Lipid Cycle


Lt Col Reynolds
How do the fats in your food make their way into your circulatory system? Let’s check in with Dr. Patel for an explanation.

Dr. Patel
Our bodies begin to process the lipids in our food from the moment that we eat something. Enzymes in our digestive system break down the foods we eat into substances that can be easily absorbed by the small intestine.

Some lipids, like cholesterol, are more of a challenge for the digestive system because they can’t be absorbed in their natural state. Bile salts, which are made in the liver and stored in the gall bladder, help us process these lipids by breaking them into smaller droplets.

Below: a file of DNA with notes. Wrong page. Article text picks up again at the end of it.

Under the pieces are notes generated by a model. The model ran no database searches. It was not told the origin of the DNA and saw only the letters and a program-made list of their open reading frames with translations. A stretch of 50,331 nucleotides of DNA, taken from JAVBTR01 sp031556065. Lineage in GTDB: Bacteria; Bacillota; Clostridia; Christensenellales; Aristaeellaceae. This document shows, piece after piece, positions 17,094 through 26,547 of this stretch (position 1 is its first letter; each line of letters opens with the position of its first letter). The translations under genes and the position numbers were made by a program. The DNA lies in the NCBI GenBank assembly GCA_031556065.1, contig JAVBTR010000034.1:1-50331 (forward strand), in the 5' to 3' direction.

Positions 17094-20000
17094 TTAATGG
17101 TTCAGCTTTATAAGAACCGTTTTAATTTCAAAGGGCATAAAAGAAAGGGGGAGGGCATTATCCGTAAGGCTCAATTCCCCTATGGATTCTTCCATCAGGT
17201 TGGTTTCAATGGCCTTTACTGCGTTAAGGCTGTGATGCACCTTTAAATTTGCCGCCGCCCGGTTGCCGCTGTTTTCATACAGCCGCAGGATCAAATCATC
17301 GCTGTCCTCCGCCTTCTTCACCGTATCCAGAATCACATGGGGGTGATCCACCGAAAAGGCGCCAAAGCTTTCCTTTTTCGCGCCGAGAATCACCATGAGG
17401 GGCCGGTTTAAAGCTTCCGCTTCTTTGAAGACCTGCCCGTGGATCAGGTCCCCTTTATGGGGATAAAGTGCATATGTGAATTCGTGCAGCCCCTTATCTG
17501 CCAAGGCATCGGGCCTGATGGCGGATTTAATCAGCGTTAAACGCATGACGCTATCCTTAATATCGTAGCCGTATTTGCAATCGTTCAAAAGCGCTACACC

An enzyme produced by the pancreas then enables these smaller droplets to cross through the lining of the small intestine. In the intestinal lining, these droplets are assembled into small transport packages called chylomicrons, which carry the lipids through the lymphatic system into the bloodstream.